By building transformative software that combines NLP and OCR technologies, we can automate formerly time-consuming manual processes. This allows us to advance from sample-based audits to evaluate full populations of data, including content and comparators that would historically have been inaccessible. With more time released, and access to a richer dataset, our specialists can focus on the more complex areas of the audit, and provide deeper, more accurate insights.
How is KPMG adapting to Big Data?
KPMG firms are making substantial investments into enhancing data acquisition, governance and processing techniques for all types of data, to drive the audit of the future.
The specific needs and complexity of our audits are unique, requiring new processes and tools to augment our capabilities, and optimise the role we fulfil to the organisations we serve. This includes partnering with leading technology companies to develop cloud-based data capabilities and training our auditors in the latest digital innovations. KPMG Clara enables us to continuously innovate and integrate these new capabilities to effectively manage both structured and unstructured data and turn it into insights and actions.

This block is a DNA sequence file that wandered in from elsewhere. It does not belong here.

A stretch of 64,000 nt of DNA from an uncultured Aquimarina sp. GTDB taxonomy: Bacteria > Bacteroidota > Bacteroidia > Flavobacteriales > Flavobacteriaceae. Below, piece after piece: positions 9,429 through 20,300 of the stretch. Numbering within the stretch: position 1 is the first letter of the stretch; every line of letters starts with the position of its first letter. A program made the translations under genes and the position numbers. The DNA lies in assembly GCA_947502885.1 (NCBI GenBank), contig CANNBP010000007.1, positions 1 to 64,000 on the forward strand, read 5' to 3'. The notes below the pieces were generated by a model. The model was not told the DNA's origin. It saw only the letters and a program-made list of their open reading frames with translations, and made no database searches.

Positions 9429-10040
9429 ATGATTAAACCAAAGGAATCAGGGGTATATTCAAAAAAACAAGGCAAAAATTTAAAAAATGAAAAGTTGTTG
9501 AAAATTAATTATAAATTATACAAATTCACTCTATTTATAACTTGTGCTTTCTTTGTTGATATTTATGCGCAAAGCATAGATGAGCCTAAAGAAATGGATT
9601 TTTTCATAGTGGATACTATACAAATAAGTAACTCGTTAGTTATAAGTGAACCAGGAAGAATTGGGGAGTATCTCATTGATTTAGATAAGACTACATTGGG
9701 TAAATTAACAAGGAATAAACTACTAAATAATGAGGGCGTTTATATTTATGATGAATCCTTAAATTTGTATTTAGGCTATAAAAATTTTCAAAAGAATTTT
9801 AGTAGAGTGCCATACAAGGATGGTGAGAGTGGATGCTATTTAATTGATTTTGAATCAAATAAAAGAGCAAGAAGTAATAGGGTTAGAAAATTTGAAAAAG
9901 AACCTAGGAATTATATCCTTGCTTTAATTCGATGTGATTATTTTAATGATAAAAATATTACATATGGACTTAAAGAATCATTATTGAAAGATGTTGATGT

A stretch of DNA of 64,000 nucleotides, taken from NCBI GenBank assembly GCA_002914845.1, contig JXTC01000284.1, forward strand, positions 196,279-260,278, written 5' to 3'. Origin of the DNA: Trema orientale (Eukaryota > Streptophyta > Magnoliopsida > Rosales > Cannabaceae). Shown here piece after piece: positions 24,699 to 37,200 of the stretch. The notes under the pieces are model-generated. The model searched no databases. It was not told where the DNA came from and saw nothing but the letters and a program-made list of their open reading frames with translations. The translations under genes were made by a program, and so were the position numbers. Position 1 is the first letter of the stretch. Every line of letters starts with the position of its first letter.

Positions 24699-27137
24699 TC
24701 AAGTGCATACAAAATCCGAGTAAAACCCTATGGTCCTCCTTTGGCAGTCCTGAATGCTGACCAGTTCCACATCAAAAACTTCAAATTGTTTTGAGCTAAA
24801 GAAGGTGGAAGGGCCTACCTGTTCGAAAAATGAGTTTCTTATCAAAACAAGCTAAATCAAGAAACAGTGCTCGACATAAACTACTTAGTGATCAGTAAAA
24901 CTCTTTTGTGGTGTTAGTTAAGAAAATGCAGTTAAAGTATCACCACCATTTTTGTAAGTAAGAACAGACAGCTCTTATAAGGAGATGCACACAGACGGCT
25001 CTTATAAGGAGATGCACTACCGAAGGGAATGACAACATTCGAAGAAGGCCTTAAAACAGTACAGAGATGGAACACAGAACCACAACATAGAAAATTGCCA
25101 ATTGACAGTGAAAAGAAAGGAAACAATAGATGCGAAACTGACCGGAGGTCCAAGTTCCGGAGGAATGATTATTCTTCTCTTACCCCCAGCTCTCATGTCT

Audits are being fundamentally transformed through artificial intelligence, and the digital transformation requires assurances for the use of new technologies including cybersecurity. Continuous auditing gradually becomes more prominent for the auditors of the future. And finally, unstructured and structured data are increasing in volume, velocity and variety, requiring auditors to determine new solutions to harvest this data. These changes will not only impact businesses, but also change the way auditors perform their audits.
At KPMG, we recognise that the modern audit requires innovation at the core of what we do. We are constantly working to create an ever more digitised, connected, integrated, AI and data driven audit.
We have a clear pathway to accelerate this to 2024 and beyond.